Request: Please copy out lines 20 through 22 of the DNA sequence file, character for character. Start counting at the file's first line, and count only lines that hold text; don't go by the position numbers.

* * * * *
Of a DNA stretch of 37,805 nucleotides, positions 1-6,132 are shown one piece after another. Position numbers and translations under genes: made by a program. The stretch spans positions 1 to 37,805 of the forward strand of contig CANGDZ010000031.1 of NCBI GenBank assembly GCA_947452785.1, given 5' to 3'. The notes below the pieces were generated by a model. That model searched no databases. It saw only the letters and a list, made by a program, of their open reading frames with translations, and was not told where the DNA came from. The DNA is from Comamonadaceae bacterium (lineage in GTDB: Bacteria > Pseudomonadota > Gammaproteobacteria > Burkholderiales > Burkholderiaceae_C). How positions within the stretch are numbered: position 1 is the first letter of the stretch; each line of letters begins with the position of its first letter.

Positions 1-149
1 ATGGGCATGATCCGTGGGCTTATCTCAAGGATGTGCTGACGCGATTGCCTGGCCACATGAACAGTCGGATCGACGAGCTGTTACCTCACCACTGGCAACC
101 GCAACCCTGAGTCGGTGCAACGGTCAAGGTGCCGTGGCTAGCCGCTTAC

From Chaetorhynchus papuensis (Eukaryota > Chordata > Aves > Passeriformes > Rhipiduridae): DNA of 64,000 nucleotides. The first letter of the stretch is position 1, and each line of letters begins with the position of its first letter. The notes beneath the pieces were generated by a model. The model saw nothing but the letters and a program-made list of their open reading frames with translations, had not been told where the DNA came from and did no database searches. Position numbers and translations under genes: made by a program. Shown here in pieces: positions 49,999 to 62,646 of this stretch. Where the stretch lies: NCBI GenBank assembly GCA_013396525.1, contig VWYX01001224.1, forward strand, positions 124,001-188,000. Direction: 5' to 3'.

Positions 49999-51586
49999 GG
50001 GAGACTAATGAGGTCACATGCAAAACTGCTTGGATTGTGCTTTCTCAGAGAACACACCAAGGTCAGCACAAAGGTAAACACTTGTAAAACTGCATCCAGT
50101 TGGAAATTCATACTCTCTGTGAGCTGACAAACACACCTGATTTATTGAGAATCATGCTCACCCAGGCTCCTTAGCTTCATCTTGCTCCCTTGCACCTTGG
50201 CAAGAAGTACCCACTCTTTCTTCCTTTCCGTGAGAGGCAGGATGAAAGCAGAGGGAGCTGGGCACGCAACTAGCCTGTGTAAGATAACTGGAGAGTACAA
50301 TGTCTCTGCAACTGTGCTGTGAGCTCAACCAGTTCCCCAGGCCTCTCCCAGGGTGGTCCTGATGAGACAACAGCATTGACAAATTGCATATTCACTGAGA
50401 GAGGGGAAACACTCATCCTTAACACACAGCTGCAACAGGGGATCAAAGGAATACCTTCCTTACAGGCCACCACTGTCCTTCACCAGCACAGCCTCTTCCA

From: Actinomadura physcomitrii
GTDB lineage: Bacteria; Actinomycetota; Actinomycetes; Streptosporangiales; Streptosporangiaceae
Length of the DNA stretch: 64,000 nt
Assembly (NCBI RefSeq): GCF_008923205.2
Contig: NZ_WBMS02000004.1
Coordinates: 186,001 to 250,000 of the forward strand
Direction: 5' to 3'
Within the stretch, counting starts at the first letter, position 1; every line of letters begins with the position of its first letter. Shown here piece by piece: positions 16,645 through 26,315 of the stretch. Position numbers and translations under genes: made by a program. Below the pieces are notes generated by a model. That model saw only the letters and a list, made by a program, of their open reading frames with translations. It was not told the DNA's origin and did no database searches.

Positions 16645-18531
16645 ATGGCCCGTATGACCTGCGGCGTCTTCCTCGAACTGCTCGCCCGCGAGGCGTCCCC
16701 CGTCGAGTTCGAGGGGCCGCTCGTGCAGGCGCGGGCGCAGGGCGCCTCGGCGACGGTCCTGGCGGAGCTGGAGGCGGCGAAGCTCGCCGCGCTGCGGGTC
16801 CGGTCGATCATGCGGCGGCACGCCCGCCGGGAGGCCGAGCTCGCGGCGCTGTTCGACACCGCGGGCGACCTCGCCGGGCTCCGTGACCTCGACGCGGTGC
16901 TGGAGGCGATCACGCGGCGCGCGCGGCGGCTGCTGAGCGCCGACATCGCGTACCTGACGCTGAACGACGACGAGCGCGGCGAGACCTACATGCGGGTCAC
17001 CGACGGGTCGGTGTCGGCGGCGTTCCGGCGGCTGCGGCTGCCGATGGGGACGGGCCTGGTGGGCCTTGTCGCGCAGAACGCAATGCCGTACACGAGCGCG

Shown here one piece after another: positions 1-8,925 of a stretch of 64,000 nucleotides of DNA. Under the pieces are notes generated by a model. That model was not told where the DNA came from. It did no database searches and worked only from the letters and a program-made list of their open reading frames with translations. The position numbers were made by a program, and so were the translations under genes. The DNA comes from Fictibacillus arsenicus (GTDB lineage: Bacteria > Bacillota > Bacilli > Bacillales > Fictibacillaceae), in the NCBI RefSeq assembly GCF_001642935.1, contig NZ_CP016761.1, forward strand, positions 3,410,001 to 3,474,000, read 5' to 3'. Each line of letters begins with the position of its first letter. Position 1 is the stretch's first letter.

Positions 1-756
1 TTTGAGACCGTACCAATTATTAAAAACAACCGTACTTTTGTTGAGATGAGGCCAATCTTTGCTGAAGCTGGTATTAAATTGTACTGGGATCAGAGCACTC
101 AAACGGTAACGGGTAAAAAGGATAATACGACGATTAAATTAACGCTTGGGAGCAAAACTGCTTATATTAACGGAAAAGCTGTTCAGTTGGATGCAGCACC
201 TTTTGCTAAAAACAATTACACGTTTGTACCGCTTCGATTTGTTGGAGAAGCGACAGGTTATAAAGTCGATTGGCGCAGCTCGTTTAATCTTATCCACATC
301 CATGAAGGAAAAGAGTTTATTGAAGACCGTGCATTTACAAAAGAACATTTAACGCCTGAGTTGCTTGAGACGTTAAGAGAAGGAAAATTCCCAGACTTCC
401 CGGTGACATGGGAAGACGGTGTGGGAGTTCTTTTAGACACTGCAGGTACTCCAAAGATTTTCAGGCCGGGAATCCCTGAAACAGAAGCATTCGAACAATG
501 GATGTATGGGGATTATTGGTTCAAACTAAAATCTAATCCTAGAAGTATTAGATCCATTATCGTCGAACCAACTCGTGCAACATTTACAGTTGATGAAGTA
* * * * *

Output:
Within the stretch, counting starts at the first letter, position 1; every line of letters begins with the position of its first letter. Shown here piece by piece: positions 16,645 through 26,315 of the stretch. Position numbers and translations under genes: made by a program. Below the pieces are notes generated by a model. That model saw only the letters and a list, made by a program, of their open reading frames with translations. It was not told the DNA's origin and did no database searches.

Positions 16645-18531
16645 ATGGCCCGTATGACCTGCGGCGTCTTCCTCGAACTGCTCGCCCGCGAGGCGTCCCC